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Turning Chess Pieces #6: Kings

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Blog entry by Chessnut posted 02-22-2008 10:47 PM 4954 reads 1 time favorited 6 comments Add to Favorites Watch
« Part 5: Queens Part 6 of Turning Chess Pieces series no next part


Hello again and welcome back to the chess corner! Today’s topic is turning kings for a chess set.
The height and base diameter of the king is the cornerstone for the rest of the pieces. All pieces get smaller both in height and base diameter than the king. I might do another installment on this topic and show the flow of the chess pieces in relation to one another and how to create the “feeling” this is a set and that they belong next to each other. Kings typically have a base diameter of 1.75 inches and a height of 3.75 inches. These two kings depict when I started to turn chess pieces to my latest and how it evolved to present day. King #1 on the left was turned out of a 2×4 cut in half lengthwise. The tool next to it was just a mortising chisel as I did not have hardly any tools about five years ago. I showed the lathe instructor who does retail as well and said that I’m not supposed to be able to do curves with that tool according to theory. Being my first turning ever I was encouraged to try again. My last series on chess pieces:Queens, the queen on the left was done with that same tool. The king on the right, king #2 was done with part of an old pallet laminated, I think it was rock or red maple. You can still see where the nail went through near the crown and rusted and discolored the wood. My only complaints with piece #2 is that it looks a little “Heavy” I might do another one a little trimmed down and give the base a curve somewhere to breakup the blocky look. The tool on the right was used to make king #2. Using the right tool for the job makes it faster and safer. I bought six different turning tools in a case at Busy Bee Tools for $89.00 and they work just fine. Make sure and try to buy them with “HSS” High Speed Steel, they will stay sharper longer and will produce less heat off the workpiece. Notice how the king is much better proportioned than king #1. That came from practice, patience and perseverance not to mention looking at many chess sets to see in my mind what might make the ultimate chess set for design and choice of wood. The kings crown is unique in that it does not exist like that anywhere that I have seen. It was carved three dimensional and would be my signature of identification. It’s a way to personalize your set, to put your own touch on it. So when designing your set, try to create something unique yet still identifiable. It could be your thicker rings on each piece or more of them or the stem is super thin etc. It’s one thing to copy and duplicate someone else’s work which can logistically a “knightmare” pun intended or to create your interpretation of art and beauty. When duplicating your own pieces, don’t worry if they are not exactly the same, it might even add character to the set, people can look and see that these were not done on a CNC machine or mass produced anywhere but in the home. I hope you enjoyed this and happy turning, please ask if you have any questions.To this day I have never taken a lesson on wood turning or carving so don’t worry too much about starting off, however for at least safety sake maybe get a hold of a couple of books on wood turning either from the local library or bookstore to at least give you the gist of the do’s and don’ts.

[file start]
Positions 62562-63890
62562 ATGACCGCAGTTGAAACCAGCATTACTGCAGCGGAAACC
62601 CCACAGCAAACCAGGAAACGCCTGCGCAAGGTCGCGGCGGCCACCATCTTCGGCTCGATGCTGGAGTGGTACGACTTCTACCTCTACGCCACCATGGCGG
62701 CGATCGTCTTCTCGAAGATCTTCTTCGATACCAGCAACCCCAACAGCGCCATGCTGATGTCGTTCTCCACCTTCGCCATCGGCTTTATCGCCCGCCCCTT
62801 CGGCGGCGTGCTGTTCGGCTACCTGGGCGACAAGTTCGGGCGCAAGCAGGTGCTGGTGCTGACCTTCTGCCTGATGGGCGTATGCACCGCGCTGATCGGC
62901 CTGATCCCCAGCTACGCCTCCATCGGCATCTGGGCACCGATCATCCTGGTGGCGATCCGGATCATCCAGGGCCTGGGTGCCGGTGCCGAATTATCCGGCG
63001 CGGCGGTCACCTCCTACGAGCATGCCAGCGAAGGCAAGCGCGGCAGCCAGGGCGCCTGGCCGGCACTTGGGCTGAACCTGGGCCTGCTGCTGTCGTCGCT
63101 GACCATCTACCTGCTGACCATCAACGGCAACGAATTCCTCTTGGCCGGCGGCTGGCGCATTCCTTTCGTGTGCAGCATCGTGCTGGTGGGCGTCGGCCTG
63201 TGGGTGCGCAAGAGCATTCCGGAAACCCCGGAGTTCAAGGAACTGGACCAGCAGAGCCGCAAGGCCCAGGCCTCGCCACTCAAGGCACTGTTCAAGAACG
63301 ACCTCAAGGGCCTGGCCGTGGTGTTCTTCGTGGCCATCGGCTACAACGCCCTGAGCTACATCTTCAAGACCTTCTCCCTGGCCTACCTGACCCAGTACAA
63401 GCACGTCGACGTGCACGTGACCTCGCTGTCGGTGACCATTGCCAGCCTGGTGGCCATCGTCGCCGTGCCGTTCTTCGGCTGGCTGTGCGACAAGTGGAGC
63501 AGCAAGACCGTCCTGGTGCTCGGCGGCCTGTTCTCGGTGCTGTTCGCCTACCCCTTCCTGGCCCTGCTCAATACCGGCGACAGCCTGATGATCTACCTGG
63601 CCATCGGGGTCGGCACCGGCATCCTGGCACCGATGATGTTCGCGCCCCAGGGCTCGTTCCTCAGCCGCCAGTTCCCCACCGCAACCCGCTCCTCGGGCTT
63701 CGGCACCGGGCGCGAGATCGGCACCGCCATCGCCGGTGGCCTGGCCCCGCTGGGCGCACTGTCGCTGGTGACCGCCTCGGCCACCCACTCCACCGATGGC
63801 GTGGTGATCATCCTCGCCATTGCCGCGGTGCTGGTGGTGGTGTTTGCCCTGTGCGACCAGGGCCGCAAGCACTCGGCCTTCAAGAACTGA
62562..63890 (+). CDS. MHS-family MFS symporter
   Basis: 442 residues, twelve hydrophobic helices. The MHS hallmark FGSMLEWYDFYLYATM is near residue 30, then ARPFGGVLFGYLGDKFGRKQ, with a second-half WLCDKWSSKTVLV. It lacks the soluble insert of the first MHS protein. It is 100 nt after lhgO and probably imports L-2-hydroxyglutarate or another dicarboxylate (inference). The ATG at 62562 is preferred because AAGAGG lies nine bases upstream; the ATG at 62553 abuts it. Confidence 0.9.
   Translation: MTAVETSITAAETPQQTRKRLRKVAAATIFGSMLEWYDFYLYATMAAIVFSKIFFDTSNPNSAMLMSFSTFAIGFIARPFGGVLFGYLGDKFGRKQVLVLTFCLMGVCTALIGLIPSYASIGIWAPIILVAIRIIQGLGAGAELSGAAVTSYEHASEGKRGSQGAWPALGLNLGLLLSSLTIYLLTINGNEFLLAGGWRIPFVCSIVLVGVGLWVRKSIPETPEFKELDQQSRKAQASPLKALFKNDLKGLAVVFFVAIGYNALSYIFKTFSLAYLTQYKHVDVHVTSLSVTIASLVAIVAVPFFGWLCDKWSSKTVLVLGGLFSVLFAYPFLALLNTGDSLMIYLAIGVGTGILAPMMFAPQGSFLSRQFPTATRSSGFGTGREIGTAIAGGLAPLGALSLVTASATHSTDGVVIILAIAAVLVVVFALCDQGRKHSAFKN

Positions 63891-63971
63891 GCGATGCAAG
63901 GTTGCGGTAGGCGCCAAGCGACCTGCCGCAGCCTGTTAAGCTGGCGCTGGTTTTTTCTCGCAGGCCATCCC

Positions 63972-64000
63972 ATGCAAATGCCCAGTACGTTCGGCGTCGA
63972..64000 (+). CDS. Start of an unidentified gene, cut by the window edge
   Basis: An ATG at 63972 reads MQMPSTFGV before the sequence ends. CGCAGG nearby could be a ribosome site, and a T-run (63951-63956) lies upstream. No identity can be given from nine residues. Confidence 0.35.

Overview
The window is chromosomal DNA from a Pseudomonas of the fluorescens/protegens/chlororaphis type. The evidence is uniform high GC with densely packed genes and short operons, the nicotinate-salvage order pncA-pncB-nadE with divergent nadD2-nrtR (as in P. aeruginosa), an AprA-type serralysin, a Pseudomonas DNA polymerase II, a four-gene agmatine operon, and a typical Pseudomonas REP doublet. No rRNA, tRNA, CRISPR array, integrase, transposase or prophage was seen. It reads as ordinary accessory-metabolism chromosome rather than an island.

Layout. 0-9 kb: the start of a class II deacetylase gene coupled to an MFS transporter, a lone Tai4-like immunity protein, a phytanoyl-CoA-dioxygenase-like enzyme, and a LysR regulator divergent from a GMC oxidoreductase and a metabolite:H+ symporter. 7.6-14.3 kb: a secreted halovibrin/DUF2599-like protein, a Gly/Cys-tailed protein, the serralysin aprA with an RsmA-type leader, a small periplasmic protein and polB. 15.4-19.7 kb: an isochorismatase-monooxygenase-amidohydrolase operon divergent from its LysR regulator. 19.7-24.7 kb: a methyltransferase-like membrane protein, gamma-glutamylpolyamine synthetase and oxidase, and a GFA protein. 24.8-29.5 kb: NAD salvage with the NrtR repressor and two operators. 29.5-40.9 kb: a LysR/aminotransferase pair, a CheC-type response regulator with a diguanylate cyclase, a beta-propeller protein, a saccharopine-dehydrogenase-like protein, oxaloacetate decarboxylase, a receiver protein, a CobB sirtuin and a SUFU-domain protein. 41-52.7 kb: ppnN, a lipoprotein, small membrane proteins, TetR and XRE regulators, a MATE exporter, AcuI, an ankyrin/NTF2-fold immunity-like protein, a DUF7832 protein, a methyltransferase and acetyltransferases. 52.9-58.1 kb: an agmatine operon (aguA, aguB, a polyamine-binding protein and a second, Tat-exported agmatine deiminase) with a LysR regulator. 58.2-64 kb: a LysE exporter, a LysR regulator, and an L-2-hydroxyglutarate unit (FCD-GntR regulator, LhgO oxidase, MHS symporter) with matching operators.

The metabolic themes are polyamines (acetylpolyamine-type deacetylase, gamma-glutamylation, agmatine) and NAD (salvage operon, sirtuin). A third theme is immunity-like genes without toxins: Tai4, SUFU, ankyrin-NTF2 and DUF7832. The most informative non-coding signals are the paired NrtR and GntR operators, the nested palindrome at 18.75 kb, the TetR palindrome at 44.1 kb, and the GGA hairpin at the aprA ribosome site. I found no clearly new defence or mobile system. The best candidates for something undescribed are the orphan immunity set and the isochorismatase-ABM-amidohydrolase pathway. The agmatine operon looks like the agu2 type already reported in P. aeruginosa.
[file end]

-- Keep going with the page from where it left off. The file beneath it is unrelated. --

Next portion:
-- Mike, Airdrie Alberta



6 comments so far

View Grumpy's profile

Grumpy

19702 posts in 2599 days


#1 posted 02-23-2008 07:44 AM

Great looking pieces chessnut. What is left now?.

-- Grumpy - "Always look on the bright side of life"- Monty Python

View Mario's profile

Mario

902 posts in 2800 days


#2 posted 02-24-2008 11:49 PM

nice work, you are doing an exelent job and I look forward to seeing them together on a board.

-- Hope Never fails

View MsDebbieP's profile

MsDebbieP

18615 posts in 2909 days


#3 posted 02-25-2008 01:48 PM

the intricate work on these .. don’t think I’d have the patience or the steady hand!

-- ~ Debbie, Canada (https://www.facebook.com/DebbiePribeleENJOConsultant)

View snowdog's profile

snowdog

1132 posts in 2731 days


#4 posted 01-04-2009 03:37 PM

I just found these posts. Great job. NOw let me see if there is a way to add the series to my watch list :) thanks for posting these.

-- "so much to learn and so little time"..

View damaynard's profile

damaynard

1 post in 2079 days


#5 posted 04-13-2009 04:27 AM

Have you looked into the mystery of single / double and triple weighting?

i can’t seem to find any consistant information on what this exactly means.

View Chessnut's profile

Chessnut

24 posts in 2513 days


#6 posted 12-06-2014 04:07 AM

Triple weighted used to refer to the three lead discs that Drueke used to place in the bases of some of their sets. Other sets used two discs. Over time the term got used by other piece makers/sellers to just mean heavy. You can even find “quadruple-weighted” sets now for that matter. In the end you’ll have to get a reliable weighing or actuallly heft them in person to know if they qualify as heavy or not since we can’t trust the hype. I myself if I was making an ebony chess set I would use either brass key filings or powdered tungsten to weigh the bases and to make them heavy as possible, usually a sign of quality. The problem with solid filled bases is changes in humidity will usually result in cracking along the bases and the weights have a tendency to fall out.

-- Mike, Airdrie Alberta

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